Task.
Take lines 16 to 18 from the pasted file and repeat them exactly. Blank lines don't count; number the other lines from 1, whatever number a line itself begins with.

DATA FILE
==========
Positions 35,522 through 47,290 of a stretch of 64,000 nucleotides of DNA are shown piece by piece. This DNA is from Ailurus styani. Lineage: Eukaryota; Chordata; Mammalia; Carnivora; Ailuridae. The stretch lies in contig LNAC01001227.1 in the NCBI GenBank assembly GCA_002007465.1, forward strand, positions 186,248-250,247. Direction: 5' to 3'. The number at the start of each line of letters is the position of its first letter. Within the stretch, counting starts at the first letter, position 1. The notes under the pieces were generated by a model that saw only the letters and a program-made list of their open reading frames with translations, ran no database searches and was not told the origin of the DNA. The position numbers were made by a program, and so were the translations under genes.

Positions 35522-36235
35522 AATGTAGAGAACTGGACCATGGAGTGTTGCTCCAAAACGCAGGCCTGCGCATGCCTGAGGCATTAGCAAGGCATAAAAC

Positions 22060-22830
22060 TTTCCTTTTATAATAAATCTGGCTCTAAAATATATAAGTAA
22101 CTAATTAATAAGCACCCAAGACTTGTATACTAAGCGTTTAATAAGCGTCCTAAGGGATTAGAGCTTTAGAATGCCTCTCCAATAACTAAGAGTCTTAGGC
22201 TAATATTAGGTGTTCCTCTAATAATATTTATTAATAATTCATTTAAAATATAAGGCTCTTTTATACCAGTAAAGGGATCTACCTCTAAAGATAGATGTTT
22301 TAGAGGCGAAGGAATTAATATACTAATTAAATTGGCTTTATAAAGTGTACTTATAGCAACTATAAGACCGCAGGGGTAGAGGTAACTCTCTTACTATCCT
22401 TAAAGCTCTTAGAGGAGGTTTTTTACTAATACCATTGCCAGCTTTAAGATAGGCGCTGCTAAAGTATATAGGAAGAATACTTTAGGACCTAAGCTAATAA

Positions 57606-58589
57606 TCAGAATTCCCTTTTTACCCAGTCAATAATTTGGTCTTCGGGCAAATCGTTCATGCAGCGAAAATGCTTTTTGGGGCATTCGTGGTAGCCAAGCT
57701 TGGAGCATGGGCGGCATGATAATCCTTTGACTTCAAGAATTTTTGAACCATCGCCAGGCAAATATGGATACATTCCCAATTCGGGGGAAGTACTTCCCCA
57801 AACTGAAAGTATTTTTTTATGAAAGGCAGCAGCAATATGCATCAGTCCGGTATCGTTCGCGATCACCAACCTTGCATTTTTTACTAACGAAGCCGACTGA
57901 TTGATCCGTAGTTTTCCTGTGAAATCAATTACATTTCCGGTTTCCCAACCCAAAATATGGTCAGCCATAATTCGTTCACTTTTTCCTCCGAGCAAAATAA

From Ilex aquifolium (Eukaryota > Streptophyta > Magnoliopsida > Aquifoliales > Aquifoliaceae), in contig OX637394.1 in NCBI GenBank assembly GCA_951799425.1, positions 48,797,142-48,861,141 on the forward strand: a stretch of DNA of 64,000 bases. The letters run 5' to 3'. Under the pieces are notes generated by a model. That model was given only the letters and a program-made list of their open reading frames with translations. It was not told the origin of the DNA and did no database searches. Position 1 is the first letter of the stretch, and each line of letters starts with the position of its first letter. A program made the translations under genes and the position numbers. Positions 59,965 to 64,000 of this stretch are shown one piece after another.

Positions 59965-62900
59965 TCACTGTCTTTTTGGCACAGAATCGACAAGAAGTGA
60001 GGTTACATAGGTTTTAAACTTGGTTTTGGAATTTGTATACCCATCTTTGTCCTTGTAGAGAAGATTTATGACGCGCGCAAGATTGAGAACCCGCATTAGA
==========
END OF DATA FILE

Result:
Positions 59965-62900
59965 TCACTGTCTTTTTGGCACAGAATCGACAAGAAGTGA
60001 GGTTACATAGGTTTTAAACTTGGTTTTGGAATTTGTATACCCATCTTTGTCCTTGTAGAGAAGATTTATGACGCGCGCAAGATTGAGAACCCGCATTAGA